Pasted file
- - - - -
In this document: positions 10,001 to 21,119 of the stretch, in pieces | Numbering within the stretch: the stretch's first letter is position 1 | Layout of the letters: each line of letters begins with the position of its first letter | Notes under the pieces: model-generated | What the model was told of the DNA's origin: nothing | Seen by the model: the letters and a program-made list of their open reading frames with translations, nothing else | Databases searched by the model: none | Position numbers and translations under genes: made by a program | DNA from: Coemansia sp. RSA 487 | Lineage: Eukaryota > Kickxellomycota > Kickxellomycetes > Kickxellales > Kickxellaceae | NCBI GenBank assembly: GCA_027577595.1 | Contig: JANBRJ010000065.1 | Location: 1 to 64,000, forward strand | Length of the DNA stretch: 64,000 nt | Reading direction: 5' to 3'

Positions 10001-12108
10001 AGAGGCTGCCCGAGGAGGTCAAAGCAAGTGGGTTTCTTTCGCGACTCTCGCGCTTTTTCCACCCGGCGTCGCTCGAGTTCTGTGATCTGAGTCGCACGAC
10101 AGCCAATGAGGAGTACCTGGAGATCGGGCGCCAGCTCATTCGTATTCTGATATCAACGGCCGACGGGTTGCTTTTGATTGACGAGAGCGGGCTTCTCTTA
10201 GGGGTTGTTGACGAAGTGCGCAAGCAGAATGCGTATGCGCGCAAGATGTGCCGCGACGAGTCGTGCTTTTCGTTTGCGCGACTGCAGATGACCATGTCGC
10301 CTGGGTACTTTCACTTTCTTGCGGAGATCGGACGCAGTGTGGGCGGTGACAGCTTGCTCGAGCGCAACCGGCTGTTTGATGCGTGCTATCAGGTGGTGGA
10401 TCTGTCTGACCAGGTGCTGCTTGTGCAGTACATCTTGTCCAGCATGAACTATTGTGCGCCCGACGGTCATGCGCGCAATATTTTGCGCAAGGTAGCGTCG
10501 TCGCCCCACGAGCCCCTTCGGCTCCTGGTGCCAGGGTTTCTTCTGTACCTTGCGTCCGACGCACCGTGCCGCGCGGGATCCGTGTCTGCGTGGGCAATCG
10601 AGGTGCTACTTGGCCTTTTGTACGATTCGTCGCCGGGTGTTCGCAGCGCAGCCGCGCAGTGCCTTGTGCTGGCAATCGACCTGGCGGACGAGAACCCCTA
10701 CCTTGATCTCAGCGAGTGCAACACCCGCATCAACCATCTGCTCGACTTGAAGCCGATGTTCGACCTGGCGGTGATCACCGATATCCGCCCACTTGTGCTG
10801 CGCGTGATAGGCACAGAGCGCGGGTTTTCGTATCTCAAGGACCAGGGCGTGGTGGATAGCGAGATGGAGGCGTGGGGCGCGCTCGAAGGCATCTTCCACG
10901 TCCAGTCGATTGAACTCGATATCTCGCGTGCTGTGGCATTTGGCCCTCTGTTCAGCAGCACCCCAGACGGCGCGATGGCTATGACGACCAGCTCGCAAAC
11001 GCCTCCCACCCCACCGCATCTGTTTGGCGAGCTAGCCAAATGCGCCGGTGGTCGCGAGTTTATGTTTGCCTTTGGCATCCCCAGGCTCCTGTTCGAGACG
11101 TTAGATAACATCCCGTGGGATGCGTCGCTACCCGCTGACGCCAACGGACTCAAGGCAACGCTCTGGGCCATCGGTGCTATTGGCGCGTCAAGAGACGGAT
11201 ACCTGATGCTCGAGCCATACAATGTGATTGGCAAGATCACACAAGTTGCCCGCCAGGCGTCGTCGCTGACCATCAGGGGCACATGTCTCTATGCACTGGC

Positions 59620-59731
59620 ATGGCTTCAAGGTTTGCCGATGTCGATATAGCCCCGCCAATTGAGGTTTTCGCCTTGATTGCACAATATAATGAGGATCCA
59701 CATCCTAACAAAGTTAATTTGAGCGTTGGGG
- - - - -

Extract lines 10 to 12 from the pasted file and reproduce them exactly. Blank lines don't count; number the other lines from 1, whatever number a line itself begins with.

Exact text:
10701 CCTTGATCTCAGCGAGTGCAACACCCGCATCAACCATCTGCTCGACTTGAAGCCGATGTTCGACCTGGCGGTGATCACCGATATCCGCCCACTTGTGCTG
10801 CGCGTGATAGGCACAGAGCGCGGGTTTTCGTATCTCAAGGACCAGGGCGTGGTGGATAGCGAGATGGAGGCGTGGGGCGCGCTCGAAGGCATCTTCCACG
10901 TCCAGTCGATTGAACTCGATATCTCGCGTGCTGTGGCATTTGGCCCTCTGTTCAGCAGCACCCCAGACGGCGCGATGGCTATGACGACCAGCTCGCAAAC